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Wealthy Greeks are becoming wealthier

03 November 2014 / 17:11:07  GRReporter
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Is it a mistake or did Greeks become richer in 2013 without being aware of it? This is the question asked by everyone who has read the recently issued annual report of the Swiss bank Credit Suisse on global household wealth. The conclusion of the report on Greece is that in 2013 its net household wealth increased by 15%.

The impressive results have provoked the Greek edition Kathimerini to seek their grounds. The results of the journalistic investigation have led to two main conclusions. The first is that the net household wealth has increased because of the reduced number of credits and loans. The second is that 10% of the wealthiest Greeks are becoming richer, which is mainly due to the fact that the value of their property is not significantly affected by property prices. However, it is so great that it significantly increases the average value used by statistics in calculating the total wealth of a population.

How did it happen that the net financial wealth increased in a year for which the official statistics reported a 10% decrease in the gross available income, 3.9% drop in the gross domestic product and a 10.3% decline in property prices?

To answer this question Kathimerini has turned to a group of professors of economics who prepare the annual report of Credit Suisse as well as to the data used by the Greek banks and the Bank of Greece.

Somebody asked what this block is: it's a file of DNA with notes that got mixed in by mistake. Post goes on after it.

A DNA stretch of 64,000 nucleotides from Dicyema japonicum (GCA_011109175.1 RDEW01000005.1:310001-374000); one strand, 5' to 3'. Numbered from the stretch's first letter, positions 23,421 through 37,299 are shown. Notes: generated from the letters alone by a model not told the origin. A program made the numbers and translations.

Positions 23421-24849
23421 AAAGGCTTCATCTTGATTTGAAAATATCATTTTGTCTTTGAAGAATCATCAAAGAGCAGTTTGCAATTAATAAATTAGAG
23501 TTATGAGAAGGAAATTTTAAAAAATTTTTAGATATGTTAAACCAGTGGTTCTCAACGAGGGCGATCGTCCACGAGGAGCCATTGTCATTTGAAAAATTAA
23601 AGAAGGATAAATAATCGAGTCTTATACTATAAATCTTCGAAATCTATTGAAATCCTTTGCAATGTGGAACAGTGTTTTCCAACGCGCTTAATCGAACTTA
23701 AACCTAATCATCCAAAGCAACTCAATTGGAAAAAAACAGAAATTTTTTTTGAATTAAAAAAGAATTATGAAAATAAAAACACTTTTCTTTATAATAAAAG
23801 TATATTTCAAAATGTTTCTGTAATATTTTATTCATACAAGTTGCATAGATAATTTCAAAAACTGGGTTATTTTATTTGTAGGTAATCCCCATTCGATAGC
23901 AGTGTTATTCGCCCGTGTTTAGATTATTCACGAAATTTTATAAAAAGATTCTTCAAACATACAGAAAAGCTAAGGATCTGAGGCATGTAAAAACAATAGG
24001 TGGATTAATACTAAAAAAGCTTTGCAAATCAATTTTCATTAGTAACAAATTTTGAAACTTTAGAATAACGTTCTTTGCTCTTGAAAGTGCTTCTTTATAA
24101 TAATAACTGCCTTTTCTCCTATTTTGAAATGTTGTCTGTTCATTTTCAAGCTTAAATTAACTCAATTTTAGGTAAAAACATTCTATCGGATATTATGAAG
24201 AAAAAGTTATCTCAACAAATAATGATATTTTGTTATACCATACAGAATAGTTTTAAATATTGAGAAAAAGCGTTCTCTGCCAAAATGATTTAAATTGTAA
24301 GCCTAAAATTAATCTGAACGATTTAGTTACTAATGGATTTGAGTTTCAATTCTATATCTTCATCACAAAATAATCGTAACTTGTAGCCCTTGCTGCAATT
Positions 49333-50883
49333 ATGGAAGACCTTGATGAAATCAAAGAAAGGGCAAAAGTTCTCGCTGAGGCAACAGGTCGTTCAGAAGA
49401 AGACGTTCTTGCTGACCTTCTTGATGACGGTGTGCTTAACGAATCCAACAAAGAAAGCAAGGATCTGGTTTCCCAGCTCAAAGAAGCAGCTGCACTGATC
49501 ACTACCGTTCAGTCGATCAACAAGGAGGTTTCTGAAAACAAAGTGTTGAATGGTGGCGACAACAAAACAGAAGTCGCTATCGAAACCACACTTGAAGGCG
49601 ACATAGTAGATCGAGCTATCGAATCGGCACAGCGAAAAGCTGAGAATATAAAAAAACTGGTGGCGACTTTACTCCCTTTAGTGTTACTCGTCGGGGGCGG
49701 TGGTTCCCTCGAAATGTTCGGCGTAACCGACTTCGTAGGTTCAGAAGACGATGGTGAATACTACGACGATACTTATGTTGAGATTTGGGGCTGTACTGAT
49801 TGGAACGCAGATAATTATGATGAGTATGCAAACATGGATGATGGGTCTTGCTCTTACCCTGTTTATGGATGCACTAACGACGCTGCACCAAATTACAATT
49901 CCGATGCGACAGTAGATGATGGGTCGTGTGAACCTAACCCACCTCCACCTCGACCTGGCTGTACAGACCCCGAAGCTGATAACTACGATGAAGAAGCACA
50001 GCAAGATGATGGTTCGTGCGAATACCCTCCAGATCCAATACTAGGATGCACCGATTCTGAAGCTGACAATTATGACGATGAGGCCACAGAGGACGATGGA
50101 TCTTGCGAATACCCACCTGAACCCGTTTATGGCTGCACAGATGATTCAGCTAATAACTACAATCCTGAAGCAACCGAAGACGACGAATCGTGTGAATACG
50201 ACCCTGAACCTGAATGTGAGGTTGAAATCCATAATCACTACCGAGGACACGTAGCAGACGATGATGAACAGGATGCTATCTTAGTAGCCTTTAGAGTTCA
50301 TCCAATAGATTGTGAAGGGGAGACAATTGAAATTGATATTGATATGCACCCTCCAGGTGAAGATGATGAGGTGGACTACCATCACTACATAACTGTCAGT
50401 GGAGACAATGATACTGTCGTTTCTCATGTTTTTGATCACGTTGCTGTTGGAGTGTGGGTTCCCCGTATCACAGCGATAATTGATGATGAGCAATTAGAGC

The answers are as follows:

1. The report indicates the values ​​of net household wealth of Greeks (value of assets minus liabilities). From 2008 to the present day the value of property, and especially of real estate, has decreased by about 35%, the decline in 2013 alone being 10.3%. The fall in lending to households however was equally large. Over the past six years, the debts for the payment of housing loans have fallen by 11% and the total liabilities to banks by 17% or 20 billion euro.

The decline in loans has increased net wealth, as demonstrated by the following example: A family with savings amounting to 20,000 euro has obtained a mortgage loan for 200,000 euro and bought a house worth 220,000 euro. In that particular year, the net wealth of the household is 20,000 euro (the value of the property 220,000 euro minus the total amount of credits, 200,000 euro). If the property value decreases by 35%, this does not mean that the net wealth of the household has decreased by 35% or 77,000 euro, because the credit has been reduced by 11% over this period. Thus, the property value has decreased to 143,000 euro and of the credit to 178,000 euro. Therefore, the decrease in the net financial wealth of the household is to the amount of 35,000 euro. That is, almost half of the decline in the property value is offset by the reduction of the loan. However, the household described in the example is in a negative position with a 35,000-euro decrease in its net financial wealth.